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Park, Tae Joo
Developmental Morphogenesis Lab
Research Interests
  • Morphogenesis, chondrogenesis, ciliogenesis

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Systematic discovery of nonobvious human disease models through orthologous phenotypes

Cited 98 times inthomson ciCited 93 times inthomson ci
Title
Systematic discovery of nonobvious human disease models through orthologous phenotypes
Author
McGary, Kriston L.Park, Tae JooWoods, John O.Cha, Hye JiWallingford, John B.Marcotte, Edward M.
Keywords
Angiogenesis; Bioinformatics; Evolution; Gene-phenotype associations; Homology
Issue Date
2010-04
Publisher
NATL ACAD SCIENCES
Citation
PROCEEDINGS OF THE NATIONAL ACADEMY OF SCIENCES OF THE UNITED STATES OF AMERICA, v.107, no.14, pp.6544 - 6549
Abstract
Biologists have long usedmodel organisms to study human diseases, particularlywhen themodel bears a close resemblance to the disease. We present a method that quantitatively and systematically identifies nonobvious equivalences between mutant phenotypes in different species, based on overlapping sets of orthologous genes from human, mouse, yeast, worm, and plant (212,542 gene-phenotype associations). These orthologous phenotypes, or phenologs, predict unique genes associated with diseases. Our method suggests a yeast model for angiogenesis defects, a worm model for breast cancer, mouse models of autism, and a plant model for the neural crest defects associated with Waardenburg syndrome, among others. Using thesemodels, we show that SOX13 regulates angiogenesis, and that SEC23IP is a likely Waardenburg gene. Phenologs reveal functionally coherent, evolutionarily conserved gene networks - many predating the plant-animal divergence - capable of identifying candidate disease genes.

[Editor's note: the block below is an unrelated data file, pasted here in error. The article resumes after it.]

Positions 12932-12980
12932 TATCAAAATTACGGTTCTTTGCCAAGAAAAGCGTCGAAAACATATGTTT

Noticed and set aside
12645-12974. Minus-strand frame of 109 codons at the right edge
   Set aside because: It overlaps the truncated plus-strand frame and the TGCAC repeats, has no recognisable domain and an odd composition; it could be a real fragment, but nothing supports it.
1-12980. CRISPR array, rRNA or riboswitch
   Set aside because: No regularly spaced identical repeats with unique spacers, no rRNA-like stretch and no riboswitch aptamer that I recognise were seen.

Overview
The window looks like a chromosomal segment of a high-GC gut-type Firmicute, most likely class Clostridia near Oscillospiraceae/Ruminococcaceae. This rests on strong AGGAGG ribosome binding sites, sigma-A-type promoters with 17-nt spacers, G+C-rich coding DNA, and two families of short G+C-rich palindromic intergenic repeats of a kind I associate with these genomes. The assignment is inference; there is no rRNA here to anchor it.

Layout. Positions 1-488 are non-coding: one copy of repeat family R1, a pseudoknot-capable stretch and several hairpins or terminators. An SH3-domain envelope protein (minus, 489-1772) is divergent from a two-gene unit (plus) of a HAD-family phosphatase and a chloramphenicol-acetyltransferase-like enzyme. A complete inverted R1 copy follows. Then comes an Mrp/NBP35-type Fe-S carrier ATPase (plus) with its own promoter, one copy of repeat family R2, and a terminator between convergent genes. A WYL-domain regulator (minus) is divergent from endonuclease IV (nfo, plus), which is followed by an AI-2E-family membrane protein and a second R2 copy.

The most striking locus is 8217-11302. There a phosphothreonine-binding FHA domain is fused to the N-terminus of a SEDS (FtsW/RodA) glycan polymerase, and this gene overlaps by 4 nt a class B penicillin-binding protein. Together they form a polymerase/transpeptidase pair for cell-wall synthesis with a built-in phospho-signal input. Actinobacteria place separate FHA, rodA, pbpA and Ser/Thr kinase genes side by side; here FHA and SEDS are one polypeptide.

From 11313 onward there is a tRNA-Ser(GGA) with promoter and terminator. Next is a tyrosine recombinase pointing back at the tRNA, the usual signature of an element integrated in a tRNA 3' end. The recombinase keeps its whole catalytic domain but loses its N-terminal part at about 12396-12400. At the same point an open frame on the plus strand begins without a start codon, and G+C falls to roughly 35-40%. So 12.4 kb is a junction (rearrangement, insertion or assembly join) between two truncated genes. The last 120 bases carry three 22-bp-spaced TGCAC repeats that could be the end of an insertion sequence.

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DOI
10.1073/pnas.0910200107
ISSN
0027-8424
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BME_Journal Papers
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